This morning was a rough morning. I am generally not a morning person, but today was particularly troubling. On my drive into work, it seemed like every radio station had decided to run ads instead of playing music. Pulling into the office, I finally found a music station. As the bass hit the final eight counts, the DJs started their morning jabber.
“We’re here with the newest member of our morning show. Why don’t you introduce yourself?”
“Hi. I’m Tim.”
“Tim?” asked the second DJ.
“What’s wrong with the name Tim?” asked the primary DJ.
“It’s just weird. I would have expected his name to be something else.”
“Like what? George?”
“Yeah, George or Jorge. Aren’t you guys usually named something like that?”
It was only at this point I realized that the newcomer was Latino. He had no discernible accent and his diction was Americanized. As the second DJ continued his rant on common Latino names, I felt very uncomfortable. Here was a prime example of racial stereotyping and outright ignorance.
[Photo from The Chicago School]
Flash backwards one week. My boss and I were driving back from a site visit. She had just had a baby and was pondering the pros and cons of exposing her child to multiple languages.
“One of my nephews goes to a Montessori school, and he’s already learning Spanish. It makes me feel so stupid. I mean, I took German in college, but that’s all gone now. I basically speak only English. But by the time my nephew is my age, he’ll probably be fluent in at least two languages!”
I tried to console her. “Well intelligence is not measured only by how many languages you speak.”
“Do you speak Chinese with your parents?”
“Yeah. I speak Chinese to everyone in my family. It’s just how we were brought up.”
There was a pause. “You’re going to think I’m a terrible person for saying this, but when I’m in line or at a restaurant, it really bothers me when people speak a different language. You’re in America. Learn to speak English!”
First of all, if you have to precede with “you’re going to think I’m a terrible person,” chances are, I will think you are a terrible person. Ironic processing 101. Secondly, the language I speak with my family and friends, be it in a public or private setting, is my own business. I am not imposing my language onto you, and when it is my turn I am fully capable of communicating in the national language. Third, the United States was founded by immigrants. Are we not a country that prides itself as a “melting pot?” Fourth, did you not just admit that multilingualism is directly proportional to intelligence? Should we not then, for the sake of increasing our collective intelligence, encourage lingual diversity? Even Starbucks uses foreign languages to describe their premium drinks. Furthermore, this is the Information Age–an age of globalization. Companies like Google and Twitter are making it easier for people around the world to share their ideas and experiences. And the perfection of airplanes and bullet trains is making travel easier by the minute. The world is moving towards cultural exchange, not ethnic segregation. Yet despite all the emotions I was feeling inside, I kept silent. This was my boss after all. Perhaps I could have confronted her. But at what cost?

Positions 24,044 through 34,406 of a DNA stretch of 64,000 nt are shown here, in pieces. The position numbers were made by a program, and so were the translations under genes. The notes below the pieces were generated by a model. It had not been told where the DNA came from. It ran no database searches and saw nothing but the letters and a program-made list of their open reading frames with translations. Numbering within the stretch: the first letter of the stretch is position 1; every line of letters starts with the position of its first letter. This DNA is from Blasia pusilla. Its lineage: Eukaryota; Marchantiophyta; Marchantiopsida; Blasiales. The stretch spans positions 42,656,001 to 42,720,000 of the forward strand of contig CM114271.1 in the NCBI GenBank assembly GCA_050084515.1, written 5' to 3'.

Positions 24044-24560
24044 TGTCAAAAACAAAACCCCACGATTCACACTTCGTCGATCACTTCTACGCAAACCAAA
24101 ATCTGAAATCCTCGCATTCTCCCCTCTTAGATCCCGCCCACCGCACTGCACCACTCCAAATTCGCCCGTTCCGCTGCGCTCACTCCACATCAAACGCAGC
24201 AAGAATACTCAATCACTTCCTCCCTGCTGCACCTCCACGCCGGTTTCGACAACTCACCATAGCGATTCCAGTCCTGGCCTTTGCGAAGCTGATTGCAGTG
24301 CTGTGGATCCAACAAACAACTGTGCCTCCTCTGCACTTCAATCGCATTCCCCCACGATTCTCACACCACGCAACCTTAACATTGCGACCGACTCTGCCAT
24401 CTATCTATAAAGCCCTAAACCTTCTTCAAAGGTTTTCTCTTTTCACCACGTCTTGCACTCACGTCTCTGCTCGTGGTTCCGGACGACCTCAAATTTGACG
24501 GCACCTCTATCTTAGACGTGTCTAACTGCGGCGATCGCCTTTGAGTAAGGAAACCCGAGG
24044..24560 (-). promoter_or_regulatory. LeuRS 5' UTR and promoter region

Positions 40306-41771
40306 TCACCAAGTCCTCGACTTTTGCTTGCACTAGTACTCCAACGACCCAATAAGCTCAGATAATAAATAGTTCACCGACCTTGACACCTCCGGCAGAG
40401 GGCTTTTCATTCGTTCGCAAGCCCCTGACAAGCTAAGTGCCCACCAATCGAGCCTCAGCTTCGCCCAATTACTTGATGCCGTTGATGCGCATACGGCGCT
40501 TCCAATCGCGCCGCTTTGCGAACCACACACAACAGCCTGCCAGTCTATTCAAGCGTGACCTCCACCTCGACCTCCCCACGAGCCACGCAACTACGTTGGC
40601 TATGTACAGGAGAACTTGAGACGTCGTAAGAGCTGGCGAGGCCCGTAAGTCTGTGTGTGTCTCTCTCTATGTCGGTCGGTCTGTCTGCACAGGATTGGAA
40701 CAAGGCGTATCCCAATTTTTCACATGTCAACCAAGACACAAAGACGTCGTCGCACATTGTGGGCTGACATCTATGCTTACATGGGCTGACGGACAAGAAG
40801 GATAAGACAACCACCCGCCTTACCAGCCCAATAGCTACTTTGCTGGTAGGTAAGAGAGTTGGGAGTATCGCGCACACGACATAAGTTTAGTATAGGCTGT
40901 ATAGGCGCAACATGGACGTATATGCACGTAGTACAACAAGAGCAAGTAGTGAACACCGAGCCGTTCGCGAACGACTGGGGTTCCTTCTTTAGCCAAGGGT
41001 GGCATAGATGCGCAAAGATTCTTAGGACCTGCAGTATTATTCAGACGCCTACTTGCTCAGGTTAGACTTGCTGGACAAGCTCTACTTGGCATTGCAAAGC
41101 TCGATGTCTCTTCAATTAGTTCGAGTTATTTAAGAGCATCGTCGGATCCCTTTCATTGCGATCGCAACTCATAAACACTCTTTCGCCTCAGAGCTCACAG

These two experiences have shown me that while this is the 21st Century, there are many places in this world where racial diversity is just “tolerated.” Tragedies like the murder of British off-duty soldier Lee Rigby, have made it easy for us to forget that extremists are singularities. They are not representative samples of the general ethnic or religious group. And while I may speak fluent English, I shudder to think of those in this country for whom English is a second language. What acts of intolerance or discrimination have they faced? How can we advocate for them? If children can make friends regardless of race, gender, and ethnicity, why do we as adults become more discriminating? I do not know the answer to these questions, but what I do know is that complacent “tolerance” cannot continue. While I cannot control what others think, I have the power to influence others through intellectual exchange. Only then can we start a conversation and maybe even arrive at a solution. For silence is but passive acquiescence.